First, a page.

Gr 7 Up-Despite the overly ambitious titles, these two books offer solid, if general, overviews of difficult subjects. Positive, practical advice and encouragement characterize both the writing style and the information offered. Self-Confidence concentrates on the power of positive thinking, and interestingly serves as complementary companion to the second book, as many of the same principles appear in both. Ignoffo traces the thought patterns that contribute to low self-esteem and outlines a plan using deliberately positive self-talk to break through destructive cycles and develop confidence. Julie Tallard Johnson's Celebrate You! (Lerner, 1990) covers much of the same ground with greater depth and incorporates some side issues such as spirituality and trouble families. Living with Your Baby is aimed specifically at teenage parents, whether they are in couples or single fathers or mothers. The advice offered deals more with the interpersonal relationships and working out living arrangements than with infant care and toddler discipline per se. The tone is consistently nonjudgmental; the writing and layout are geared toward reluctant readers. Simpson tries to be positive to such an extent that her text becomes rather rose-colored; while she alludes to conflicts with the teen's parents, the more realistic portrayal only emerges with a jolt in the appended chapter of actual comments from the young parents regarding what they do and do not like about their situation. Herma Silverstein's Teen Guide to Single Parenting (Watts, 1989) presents a more realistic picture and offers a wealth of child-care advice.Joyce Adams Burner, Hillcrest Library, Prairie Village, KS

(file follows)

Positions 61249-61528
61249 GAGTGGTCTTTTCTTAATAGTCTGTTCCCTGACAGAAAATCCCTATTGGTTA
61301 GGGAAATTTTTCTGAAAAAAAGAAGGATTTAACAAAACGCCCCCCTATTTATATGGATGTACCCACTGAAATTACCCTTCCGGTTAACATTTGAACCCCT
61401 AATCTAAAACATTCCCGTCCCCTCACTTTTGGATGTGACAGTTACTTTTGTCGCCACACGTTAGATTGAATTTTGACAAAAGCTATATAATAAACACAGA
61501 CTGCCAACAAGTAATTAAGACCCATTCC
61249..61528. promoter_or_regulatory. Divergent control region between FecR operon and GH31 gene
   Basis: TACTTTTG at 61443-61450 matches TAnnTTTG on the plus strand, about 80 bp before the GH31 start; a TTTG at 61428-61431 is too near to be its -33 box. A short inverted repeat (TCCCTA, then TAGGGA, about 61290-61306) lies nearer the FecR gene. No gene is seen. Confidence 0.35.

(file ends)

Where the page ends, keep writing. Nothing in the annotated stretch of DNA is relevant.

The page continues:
With the Morning Glory multi-volume Teens Parenting series being really the only other YA targeted source of material about living in a three-generation household, this compact book should be welcome. Simpson does a fine job of identifying key issues for teen parents living "at home" and includes a chapter cautioning young adults to be responsible about their sexual lives. One of the best features of the book is its acknowledgment of teen dads: Simpson encourages them to be a part of their child's life but also to accept, if necessary, the role of a single parent, noting that babies can thrive with a single teen dad, especially one who has the right kind of support himself. Photos are just acceptable, and because Simpson addresses couples and single dads and moms all at once, there's occasionally some narrative awkwardness. There's no doom and gloom about being a parent here, though (even while it's made plain that parenting is no easy task), and Simpson's straightforward, practical suggestions are never compromised by an overabundance of personal stories, as is the case with many books in the Need to Know Library. A solid addition.